Single cells learn by tuning their synaptic conductances and redistributing their excitable machinery. To reveal its learning rules, one must therefore know how the cell remaps its ion channels in response to physiological stimuli. We exploit the recent ability to dynamically monitor cytosolic dye-buffered calcium, throughout rat hippocampal pyramidal cells in slice, with sub-millisecond temporal resolution and sub-micron spatial resolution  in the construction of a functional map of calcium and potassium channel densities.
In the process we pose and solve  a number of inverse problems associated with converting dye recordings to current and voltage information through a series of experimental procedures:
(1) Focal uncaging of cytosolic calcium in the presence of dye to determine dye kinetics and intracellular calcium extrusion rates,
(2) Suprathreshold current injection at the soma to infer calcium current from calcium fluorescence using (1),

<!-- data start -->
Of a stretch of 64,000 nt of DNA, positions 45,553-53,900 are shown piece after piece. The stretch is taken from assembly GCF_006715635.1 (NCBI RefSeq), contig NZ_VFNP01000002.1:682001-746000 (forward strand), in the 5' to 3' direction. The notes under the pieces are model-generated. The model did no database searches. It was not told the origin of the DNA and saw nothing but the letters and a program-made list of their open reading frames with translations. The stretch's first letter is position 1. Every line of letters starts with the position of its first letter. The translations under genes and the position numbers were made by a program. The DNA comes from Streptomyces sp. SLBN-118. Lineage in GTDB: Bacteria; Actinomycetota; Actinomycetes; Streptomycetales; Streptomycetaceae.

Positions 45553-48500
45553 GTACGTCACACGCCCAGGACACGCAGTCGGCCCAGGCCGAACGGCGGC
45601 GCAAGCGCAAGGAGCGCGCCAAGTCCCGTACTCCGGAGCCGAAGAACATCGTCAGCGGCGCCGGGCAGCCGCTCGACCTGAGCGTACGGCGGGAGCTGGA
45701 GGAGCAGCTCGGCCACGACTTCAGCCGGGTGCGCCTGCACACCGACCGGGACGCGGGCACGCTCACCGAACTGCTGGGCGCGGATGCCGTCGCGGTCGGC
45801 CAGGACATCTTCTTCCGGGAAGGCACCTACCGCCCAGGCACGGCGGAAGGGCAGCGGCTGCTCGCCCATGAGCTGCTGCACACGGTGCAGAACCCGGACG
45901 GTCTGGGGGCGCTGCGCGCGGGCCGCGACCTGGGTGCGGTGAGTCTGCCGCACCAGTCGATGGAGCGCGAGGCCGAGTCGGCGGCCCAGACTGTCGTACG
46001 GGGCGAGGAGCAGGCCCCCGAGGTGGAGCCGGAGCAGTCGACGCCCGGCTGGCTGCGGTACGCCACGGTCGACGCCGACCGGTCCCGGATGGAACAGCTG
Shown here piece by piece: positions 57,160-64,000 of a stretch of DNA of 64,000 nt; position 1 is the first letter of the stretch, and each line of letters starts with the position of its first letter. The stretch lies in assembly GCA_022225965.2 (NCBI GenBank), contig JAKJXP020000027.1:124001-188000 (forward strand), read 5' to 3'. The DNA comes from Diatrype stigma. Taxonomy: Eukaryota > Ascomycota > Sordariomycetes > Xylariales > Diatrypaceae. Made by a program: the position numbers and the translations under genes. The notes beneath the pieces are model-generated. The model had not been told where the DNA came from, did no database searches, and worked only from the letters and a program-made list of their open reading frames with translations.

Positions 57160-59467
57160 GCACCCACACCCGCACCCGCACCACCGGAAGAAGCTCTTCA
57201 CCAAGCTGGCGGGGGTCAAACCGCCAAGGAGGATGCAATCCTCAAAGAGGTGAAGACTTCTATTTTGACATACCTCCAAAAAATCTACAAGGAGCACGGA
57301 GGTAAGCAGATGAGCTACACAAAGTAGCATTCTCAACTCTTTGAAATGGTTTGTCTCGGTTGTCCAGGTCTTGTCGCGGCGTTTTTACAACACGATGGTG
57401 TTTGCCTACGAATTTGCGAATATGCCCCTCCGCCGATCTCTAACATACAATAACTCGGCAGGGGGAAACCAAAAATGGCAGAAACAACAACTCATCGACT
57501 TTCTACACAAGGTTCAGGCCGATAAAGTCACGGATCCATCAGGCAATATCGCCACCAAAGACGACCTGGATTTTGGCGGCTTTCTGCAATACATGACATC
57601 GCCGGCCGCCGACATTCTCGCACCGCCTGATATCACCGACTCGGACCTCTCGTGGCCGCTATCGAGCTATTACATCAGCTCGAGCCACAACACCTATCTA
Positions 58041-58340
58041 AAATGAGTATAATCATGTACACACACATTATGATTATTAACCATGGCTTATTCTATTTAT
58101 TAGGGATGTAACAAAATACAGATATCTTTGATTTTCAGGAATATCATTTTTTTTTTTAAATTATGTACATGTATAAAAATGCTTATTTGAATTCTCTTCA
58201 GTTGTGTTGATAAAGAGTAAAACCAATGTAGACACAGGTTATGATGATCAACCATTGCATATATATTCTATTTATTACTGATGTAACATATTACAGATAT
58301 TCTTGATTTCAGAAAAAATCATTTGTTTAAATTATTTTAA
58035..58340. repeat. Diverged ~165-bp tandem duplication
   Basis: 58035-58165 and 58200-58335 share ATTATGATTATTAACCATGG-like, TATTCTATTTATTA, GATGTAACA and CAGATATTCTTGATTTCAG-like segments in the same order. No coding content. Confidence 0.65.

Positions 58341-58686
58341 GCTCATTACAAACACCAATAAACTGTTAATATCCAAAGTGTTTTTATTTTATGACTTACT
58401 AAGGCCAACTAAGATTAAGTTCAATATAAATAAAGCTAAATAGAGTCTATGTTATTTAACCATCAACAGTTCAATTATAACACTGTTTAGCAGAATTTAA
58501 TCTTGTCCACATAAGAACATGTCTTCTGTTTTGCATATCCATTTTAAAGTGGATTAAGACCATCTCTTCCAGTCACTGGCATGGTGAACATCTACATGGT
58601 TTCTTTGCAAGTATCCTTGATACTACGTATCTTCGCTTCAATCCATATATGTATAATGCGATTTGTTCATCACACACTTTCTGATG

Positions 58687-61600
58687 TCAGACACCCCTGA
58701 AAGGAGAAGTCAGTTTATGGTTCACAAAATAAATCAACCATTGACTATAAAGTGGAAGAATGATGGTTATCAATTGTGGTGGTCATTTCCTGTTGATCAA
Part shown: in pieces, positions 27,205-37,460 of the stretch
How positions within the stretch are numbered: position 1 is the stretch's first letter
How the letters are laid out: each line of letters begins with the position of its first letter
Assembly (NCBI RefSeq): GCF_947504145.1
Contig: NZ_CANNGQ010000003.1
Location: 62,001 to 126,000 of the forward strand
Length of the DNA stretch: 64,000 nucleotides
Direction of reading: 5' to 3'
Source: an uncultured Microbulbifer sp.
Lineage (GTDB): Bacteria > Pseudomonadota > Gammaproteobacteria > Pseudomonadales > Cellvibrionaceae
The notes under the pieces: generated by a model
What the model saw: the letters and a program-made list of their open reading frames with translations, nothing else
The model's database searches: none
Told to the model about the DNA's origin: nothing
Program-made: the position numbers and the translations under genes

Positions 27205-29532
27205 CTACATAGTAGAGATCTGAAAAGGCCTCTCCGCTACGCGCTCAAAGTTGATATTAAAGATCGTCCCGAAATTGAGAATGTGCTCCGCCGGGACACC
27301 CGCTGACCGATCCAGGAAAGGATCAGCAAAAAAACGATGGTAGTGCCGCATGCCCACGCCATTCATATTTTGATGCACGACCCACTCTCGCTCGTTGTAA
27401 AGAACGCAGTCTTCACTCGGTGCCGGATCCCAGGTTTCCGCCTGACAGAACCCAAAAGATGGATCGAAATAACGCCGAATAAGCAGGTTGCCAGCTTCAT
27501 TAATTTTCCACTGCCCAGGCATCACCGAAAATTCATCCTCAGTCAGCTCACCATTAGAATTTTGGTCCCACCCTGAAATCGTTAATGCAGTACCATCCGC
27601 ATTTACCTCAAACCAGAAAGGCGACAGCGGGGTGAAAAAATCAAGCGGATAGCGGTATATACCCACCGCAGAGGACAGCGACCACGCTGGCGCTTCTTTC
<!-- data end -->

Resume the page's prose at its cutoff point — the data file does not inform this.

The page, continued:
(3) Recovery of the calcium channel density and voltage information from the calcium current in (2),
(4) Recovery of various potassium channel densities through voltage information in (3) and the selective use of potassium channel blockers.
We demonstrate the validity of this algorithm on synthetic data generated from channel densities and morphologies consistent with previous experimental results . Finally, we explore the robustness of this algorithm to experimental error and noise.
Biomedical Discovery Training Program of the W. M. Keck Center for Interdisciplinary Bioscience Training of the Gulf Coast Consortia (NIH Grant No. 1 T90 DA022885 and 1 R90 DA023418) and VIGRE award to the departments of Computational and Applied Mathematics, Math and Statistics (NSF DMS-0240058)